In a previous post, we described threat intelligence as “organized and analyzed information about potential threats to your organization.” It is easy to say having that information is important, but the value of threat intelligence is not decided when it is created. The value is determined when threat intelligence is put into action. To illustrate this point, let’s look at an app called Zillow. Zillow provides users with real estate data about homes they want to buy, sell, or rent. This is useful for someone who is looking to perform those actions with real estate, but for most users, the value of the data is lost because they never put that knowledge into practice. The same thing happens with threat intelligence when it is consumed by an organization. Value is determined once the intelligence is put to some action.
There are many ways threat intelligence can be utilized to create value. One way is to create a security awareness training program based on the known threats against a vertical. An organization can take that threat intel, understand what the attacks are, where they are coming from, and how they will affect the organization. From this information, one can then create a training program for the employees of the organization to change their behaviors in order to prevent them from being susceptible to the attack vectors. People can be a great defense when it comes to securing an environment, and it is valuable to keep them aware and trained on best practices. Threat intelligence can help shape that curriculum.
Another way threat intelligence can be used to create value for an organization is by reducing operational risk. Operational risk is any event that disrupts business processes, and a successful #cyberattack would definitely disrupt business. Focusing on the threat intelligence that is most relevant to the type of business one does is key in getting the most value. For example, if a power company is threatened by nation-state actors, they are not going to be as concerned by some script kiddies looking for low-hanging fruit out on the Internet. They will be more interested and focused on the advanced threats coming from specific areas in the world and mitigating those threats. Understanding how those threats come into fruition will help them reduce operational risk within a given timeframe, providing them tremendous value.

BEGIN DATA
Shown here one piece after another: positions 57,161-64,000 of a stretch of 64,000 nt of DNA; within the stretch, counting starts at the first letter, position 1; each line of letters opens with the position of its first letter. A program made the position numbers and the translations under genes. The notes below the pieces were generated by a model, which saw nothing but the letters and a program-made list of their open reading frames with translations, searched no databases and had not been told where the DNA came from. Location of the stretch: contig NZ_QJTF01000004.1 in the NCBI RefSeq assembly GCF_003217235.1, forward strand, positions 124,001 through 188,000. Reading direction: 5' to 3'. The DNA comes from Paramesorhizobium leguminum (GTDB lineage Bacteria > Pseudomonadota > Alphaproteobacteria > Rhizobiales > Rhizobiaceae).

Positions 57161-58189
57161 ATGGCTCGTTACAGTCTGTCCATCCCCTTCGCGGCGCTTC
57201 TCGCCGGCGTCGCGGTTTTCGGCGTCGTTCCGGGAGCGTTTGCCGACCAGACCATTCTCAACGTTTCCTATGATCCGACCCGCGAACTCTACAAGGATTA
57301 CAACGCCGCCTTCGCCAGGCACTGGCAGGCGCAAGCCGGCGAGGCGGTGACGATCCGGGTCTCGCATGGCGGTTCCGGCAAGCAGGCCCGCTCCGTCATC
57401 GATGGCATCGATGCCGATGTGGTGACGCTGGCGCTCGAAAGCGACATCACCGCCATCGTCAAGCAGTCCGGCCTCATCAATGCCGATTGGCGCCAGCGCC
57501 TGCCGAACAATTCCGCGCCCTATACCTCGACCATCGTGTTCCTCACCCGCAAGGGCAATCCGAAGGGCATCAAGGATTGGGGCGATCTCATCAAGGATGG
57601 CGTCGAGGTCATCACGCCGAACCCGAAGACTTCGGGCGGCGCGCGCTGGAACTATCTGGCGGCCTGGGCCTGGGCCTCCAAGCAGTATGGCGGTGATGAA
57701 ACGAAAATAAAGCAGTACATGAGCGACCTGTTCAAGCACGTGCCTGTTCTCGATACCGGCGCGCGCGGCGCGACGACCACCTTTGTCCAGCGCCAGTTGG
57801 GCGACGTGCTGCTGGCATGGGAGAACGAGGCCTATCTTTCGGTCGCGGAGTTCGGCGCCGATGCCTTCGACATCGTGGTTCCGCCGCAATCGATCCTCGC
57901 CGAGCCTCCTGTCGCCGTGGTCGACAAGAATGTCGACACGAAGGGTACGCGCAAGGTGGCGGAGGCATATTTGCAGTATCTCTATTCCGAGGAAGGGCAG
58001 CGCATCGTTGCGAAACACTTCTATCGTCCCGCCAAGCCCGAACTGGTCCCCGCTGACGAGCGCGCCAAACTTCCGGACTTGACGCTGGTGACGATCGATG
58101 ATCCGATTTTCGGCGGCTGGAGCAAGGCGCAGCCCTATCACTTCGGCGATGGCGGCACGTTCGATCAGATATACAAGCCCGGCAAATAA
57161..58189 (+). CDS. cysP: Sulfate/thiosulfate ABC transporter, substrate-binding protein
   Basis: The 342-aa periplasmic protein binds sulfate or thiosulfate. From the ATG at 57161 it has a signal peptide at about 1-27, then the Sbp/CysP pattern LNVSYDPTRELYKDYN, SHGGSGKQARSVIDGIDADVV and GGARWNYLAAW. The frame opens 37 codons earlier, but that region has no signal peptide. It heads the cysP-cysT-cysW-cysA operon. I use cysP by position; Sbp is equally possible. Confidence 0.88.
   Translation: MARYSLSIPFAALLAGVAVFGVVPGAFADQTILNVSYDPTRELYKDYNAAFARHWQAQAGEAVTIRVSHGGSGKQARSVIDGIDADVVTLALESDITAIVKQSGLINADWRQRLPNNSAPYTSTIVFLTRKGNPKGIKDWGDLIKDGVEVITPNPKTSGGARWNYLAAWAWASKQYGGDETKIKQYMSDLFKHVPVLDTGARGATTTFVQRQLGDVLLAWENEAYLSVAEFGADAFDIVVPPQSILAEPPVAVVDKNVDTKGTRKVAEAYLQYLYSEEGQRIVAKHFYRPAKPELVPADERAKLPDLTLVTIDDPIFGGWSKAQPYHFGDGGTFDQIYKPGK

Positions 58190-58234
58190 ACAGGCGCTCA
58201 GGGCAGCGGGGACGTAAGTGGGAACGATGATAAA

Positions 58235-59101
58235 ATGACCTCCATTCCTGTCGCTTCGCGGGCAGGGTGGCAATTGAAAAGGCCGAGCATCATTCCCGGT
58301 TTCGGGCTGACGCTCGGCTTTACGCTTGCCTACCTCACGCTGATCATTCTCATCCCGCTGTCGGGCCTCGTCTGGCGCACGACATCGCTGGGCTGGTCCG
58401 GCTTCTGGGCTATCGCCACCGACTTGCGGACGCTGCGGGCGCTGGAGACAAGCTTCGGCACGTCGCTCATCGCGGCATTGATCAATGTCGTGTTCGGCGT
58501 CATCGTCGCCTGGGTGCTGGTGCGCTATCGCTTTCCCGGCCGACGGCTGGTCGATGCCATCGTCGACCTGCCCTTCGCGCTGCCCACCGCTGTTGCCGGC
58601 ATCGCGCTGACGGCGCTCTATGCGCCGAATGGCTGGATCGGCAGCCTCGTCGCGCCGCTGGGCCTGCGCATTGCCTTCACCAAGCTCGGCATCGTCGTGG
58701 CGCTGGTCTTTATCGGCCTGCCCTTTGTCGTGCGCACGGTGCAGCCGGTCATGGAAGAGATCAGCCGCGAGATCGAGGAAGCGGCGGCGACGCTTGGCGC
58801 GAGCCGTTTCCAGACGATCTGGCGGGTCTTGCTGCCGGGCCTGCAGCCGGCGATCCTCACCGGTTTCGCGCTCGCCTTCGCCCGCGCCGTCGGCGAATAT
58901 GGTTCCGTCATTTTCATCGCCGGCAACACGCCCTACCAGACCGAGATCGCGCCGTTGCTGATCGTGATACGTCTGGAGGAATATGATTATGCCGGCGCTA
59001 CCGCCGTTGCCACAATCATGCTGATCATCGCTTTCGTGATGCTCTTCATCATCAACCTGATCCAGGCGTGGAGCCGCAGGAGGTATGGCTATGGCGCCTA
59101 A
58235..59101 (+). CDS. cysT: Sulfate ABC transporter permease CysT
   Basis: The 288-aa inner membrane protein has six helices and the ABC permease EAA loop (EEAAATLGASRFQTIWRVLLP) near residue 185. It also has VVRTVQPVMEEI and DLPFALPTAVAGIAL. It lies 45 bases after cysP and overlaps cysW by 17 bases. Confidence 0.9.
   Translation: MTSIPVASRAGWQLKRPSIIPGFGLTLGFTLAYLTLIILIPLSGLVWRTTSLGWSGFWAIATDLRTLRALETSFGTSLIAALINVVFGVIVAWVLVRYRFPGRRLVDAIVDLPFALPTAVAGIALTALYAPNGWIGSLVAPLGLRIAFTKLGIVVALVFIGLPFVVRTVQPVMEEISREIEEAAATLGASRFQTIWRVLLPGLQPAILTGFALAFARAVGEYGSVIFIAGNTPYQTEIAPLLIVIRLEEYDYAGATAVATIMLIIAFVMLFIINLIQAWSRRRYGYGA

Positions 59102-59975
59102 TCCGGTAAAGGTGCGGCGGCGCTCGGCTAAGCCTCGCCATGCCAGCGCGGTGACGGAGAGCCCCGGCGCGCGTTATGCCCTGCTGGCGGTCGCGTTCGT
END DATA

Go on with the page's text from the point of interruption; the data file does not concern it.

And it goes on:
In addition to reducing operational risk, threat intelligence can also help a business focus on their priorities when it comes to security. Many businesses are not sure about how much money, time, and resources they will need to invest into a security program. There are a lot of tools available to provide defensive and preventative measures, but many take time to setup, personnel to manage them, and are costly (even before the other associated costs are accounted for). Understanding what attacks are relevant to an industry or business, and the severity of those attacks can help one make the decision on where security should be focused as well as what policies need to be put in place in order to maintain business efficiency and profitability.
Threat intelligence by itself does not carry much value. Value is discovered by how threat intelligence is applied in an organization. For us at Perch, we apply threat intelligence at the network level. By correlating network traffic going in and out of an organization to threat intelligence from multiple threat intel communities, we not only provide a comprehensive look at what is going on in an environment, we also provide specific context to any alerts that are created from our sensors. We have completely automated the process of applying threat intelligence. We have a group of security analysts at our Security Operations Center applying human intelligence to those alerts, creating a low-footprint, high value return to any organization using our service.
If you have any questions about Perch and what we do, please request a demo. We will be more than happy to help you learn where you can get the most value out of applying threat intelligence to your organization.